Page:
20—Malabar fine sand, depressional The Malabar, depressional, component makes up 85 percent of the map unit. Slopes are 0 to 1 percent. This component is in depressions on marine terraces on coastal plains. The parent material consists of sandy and loamy marine deposits. Depth to a root-restrictive layer is greater than 60 inches. The natural drainage class is very poorly drained. Water movement in the most restrictive layer is moderately low. Available water capacity to a depth of 60 inches is low. Shrink-swell potential is low. This soil is not flooded. It is frequently ponded. A seasonal zone of water saturation is at the surface during June, July, August, September, October, November, and December. The content of organic matter in the surface horizon is about 3 percent. This component is in ecological site R155XY010FL, Freshwater Marshes and Ponds. Nonirrigated land capability classification is 7w. This soil meets hydric criteria. The minor components in this map unit include Basinger (2 percent), Gentry (2 percent), Holopaw (2 percent), Kaliga (2 percent), Lokosee (2 percent), Placid (2 percent), Pompano (2 percent), and Riviera (1 percent) soils.

21—Malabar-Pineda complex The Malabar component makes up 55 percent of the map unit. Slopes range from 0 to 2 percent. This component is on marine terraces on coastal plains. It is in drainageways and on flats. The parent material consists of sandy and loamy marine deposits. Depth to a root-restrictive layer is greater than 60 inches. The natural drainage class is poorly drained. Water movement in the most restrictive layer is moderately low. Available water capacity to a depth of 60 inches is low. Shrink-swell potential is low. This soil is not flooded. It is not ponded. A seasonal zone of water saturation is at a depth of 6 inches during June, July, August, September, October, and November. The content of organic matter in the surface horizon is about 13

Supplement to the Soil Survey of Osceola County Area, Florida 3 percent. This component is in ecological site R155XY011FL, Slough. Nonirrigated land capability classification is 4w. This soil meets hydric criteria. The Pineda component makes up 35 percent of the map unit. Slopes range from 0 to 2 percent. This component is in drainageways on marine terraces on coastal plains. The parent material consists of sandy and loamy marine deposits. Depth to a rootrestrictive layer is greater than 60 inches. The natural drainage class is poorly drained. Water movement in the most restrictive layer is moderately low. Available water capacity to a depth of 60 inches is low. Shrink-swell potential is low. This soil is not flooded. It is not ponded. A seasonal zone of water saturation is at a depth of 6 inches during June, July, August, September, October, and November. The content of organic matter in the surface horizon is about 3 percent. This component is in ecological site R155XY011FL, Slough. Nonirrigated land capability classification is 3w. This soil meets hydric criteria. The minor components in this map unit include Basinger (5 percent) and Riviera (5 percent) soils.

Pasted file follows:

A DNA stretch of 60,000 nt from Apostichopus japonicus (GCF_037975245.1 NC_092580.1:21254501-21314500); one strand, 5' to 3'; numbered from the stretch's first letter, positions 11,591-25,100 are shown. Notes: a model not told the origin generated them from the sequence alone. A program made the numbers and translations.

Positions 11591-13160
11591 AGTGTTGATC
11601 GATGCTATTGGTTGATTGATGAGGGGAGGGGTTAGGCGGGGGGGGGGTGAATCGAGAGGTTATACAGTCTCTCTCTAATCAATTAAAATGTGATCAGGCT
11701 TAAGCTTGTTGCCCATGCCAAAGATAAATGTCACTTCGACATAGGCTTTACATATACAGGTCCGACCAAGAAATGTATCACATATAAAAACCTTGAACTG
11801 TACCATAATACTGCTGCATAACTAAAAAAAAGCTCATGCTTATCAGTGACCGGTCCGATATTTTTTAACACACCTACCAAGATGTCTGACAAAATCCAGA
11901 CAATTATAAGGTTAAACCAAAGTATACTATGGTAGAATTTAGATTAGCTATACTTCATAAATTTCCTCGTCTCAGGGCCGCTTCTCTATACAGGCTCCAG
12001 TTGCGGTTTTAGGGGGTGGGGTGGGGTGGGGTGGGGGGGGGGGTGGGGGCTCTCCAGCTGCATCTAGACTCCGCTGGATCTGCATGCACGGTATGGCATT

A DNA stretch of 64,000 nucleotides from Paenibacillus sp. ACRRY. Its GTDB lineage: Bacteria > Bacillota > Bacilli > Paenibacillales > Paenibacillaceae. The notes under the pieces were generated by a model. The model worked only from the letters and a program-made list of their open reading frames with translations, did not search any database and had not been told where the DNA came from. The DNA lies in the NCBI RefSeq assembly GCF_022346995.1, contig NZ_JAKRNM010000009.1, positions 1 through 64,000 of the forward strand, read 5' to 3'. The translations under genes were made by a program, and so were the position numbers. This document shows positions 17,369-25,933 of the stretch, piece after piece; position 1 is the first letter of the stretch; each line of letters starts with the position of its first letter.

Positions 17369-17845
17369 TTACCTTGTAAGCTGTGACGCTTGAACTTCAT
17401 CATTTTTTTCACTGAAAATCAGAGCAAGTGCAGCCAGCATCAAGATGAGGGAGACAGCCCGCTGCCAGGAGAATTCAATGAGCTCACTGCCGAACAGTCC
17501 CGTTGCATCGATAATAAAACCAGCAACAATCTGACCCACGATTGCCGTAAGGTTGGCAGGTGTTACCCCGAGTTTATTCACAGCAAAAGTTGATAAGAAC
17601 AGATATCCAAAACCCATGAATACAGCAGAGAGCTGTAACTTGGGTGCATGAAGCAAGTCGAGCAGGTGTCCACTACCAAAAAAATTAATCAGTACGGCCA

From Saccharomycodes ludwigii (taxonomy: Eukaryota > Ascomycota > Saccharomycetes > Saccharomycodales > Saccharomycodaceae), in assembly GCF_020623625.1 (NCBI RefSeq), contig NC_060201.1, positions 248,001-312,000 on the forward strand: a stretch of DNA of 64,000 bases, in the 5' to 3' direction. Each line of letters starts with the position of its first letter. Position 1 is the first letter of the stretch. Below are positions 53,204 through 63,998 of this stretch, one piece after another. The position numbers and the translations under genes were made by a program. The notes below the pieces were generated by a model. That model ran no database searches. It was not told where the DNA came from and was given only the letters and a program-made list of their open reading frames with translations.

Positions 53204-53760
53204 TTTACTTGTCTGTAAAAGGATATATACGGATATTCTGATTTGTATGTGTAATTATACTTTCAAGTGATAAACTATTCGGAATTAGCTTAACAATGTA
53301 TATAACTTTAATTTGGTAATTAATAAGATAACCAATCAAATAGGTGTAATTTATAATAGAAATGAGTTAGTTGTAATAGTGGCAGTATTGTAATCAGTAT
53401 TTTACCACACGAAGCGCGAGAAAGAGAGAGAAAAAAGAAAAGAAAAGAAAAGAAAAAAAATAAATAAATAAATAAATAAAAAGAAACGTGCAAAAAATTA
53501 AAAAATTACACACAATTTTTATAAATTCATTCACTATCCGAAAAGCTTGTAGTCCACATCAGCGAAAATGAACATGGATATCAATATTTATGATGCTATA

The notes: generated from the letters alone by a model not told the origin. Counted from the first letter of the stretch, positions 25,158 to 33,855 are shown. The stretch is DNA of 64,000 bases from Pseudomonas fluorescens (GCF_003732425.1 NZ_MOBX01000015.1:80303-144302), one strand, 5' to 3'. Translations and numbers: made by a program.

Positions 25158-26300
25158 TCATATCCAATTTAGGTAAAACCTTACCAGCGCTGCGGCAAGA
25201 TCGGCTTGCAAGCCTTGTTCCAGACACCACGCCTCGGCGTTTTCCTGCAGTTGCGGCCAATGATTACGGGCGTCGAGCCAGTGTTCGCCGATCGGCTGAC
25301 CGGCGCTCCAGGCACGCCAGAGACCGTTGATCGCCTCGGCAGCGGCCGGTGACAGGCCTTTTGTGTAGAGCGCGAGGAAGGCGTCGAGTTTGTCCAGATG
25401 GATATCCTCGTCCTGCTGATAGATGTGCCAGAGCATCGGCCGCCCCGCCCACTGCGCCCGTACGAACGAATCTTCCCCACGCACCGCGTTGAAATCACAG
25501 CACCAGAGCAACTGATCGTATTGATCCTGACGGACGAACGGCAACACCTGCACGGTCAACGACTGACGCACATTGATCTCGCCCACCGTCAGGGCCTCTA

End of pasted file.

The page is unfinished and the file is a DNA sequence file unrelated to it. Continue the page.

22—Myakka fine sand The Myakka component makes up 85 percent of the map unit. Slopes range from 0 to 2 percent. This component is on flatwoods on marine terraces on coastal plains. The parent material consists of sandy marine deposits. Depth to a root-restrictive layer is greater than 60 inches. The natural drainage class is poorly drained. Water movement in the most restrictive layer is moderately high. Available water capacity to a depth of 60 inches is very low. Shrink-swell potential is low. This soil is not flooded. It is not ponded. A seasonal zone of water saturation is at a depth of 12 inches during June, July, August, and September. The content of organic matter in the surface horizon is about 5 percent. This component is in ecological site R155XY003FL, South Florida Flatwoods. Nonirrigated land capability classification is 4w. This soil does not meet hydric criteria. The minor components in this map unit include Cassia (3 percent), EauGallie (3 percent), Immokalee (3 percent), Ona (2 percent), Pomello (2 percent), and Smyrna (2 percent) soils.

23—Myakka-Urban land complex The Myakka component makes up 50 percent of the map unit. Slopes range from 0 to 2 percent. This component is on flatwoods on marine terraces on coastal plains. The parent material consists of sandy marine deposits. Depth to a root-restrictive layer is greater than 60 inches. The natural drainage class is poorly drained. Water movement in the most restrictive layer is moderately high. Available water capacity to a depth of 60 inches is very low. Shrink-swell potential is low. This soil is not flooded. It is not ponded. A seasonal zone of water saturation is at a depth of 12 inches during June, July, August, and September. The content of organic matter in the surface horizon is about 5 percent. Nonirrigated land capability classification is 4w. This soil does not meet hydric criteria. The Urban land component makes up 40 percent of the map unit. Urban land consists of areas that are mostly covered by streets, parking lots, buildings, and other structures. Urban land is a miscellaneous area. The minor components in this map unit include Immokalee (5 percent) and Smyrna (5 percent) soils.

24—Narcoossee fine sand The Narcoossee component makes up 90 percent of the map unit. Slopes range from 0 to 2 percent. This component is on marine terraces on coastal plains. It is on rises and knolls. The parent material consists of sandy marine deposits. Depth 14